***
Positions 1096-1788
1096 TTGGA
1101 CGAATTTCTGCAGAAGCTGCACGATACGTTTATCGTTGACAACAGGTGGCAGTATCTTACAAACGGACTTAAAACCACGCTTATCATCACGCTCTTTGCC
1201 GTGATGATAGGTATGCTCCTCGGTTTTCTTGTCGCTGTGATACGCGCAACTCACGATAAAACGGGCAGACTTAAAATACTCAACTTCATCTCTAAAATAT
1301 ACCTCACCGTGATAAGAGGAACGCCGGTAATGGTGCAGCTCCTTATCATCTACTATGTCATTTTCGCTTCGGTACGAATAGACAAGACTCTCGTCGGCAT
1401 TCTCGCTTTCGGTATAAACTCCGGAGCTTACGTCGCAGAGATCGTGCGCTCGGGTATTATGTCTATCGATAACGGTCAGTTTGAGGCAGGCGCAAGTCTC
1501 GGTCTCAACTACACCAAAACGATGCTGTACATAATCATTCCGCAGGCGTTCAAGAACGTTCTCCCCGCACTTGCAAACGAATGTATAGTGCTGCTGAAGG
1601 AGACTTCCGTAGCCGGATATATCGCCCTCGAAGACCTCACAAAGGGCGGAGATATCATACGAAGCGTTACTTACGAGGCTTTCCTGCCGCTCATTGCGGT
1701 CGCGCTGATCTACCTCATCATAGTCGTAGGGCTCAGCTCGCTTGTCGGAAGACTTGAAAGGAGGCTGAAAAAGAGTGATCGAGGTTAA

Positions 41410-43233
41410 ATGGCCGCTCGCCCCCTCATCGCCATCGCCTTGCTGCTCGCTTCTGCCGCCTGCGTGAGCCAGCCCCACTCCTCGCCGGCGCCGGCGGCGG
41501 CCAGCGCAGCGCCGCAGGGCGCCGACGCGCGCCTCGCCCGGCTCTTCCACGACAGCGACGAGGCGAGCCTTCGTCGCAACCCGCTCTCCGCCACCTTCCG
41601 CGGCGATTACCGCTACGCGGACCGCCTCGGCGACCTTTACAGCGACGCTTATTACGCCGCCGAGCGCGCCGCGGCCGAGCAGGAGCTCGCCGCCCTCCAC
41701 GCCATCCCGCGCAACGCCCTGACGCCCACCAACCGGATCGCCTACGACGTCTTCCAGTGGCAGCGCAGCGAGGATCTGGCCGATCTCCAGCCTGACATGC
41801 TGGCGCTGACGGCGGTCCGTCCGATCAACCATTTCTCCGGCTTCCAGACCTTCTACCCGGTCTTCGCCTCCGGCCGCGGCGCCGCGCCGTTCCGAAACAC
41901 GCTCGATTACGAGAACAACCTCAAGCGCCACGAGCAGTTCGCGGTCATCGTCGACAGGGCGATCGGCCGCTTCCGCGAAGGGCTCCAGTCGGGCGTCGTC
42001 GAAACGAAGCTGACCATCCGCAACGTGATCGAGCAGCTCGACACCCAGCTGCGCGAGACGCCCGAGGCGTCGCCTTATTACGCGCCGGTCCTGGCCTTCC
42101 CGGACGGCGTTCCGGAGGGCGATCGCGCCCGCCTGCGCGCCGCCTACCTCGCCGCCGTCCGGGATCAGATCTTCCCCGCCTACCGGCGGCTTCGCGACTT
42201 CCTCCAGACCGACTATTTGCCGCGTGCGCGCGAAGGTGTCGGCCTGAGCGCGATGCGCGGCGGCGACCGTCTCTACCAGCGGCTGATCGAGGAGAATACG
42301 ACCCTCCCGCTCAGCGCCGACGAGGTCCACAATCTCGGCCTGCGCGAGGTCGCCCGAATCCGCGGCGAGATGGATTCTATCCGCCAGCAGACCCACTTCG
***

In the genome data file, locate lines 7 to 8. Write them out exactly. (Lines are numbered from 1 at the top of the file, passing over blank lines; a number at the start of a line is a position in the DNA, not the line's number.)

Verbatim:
1501 GGTCTCAACTACACCAAAACGATGCTGTACATAATCATTCCGCAGGCGTTCAAGAACGTTCTCCCCGCACTTGCAAACGAATGTATAGTGCTGCTGAAGG
1601 AGACTTCCGTAGCCGGATATATCGCCCTCGAAGACCTCACAAAGGGCGGAGATATCATACGAAGCGTTACTTACGAGGCTTTCCTGCCGCTCATTGCGGT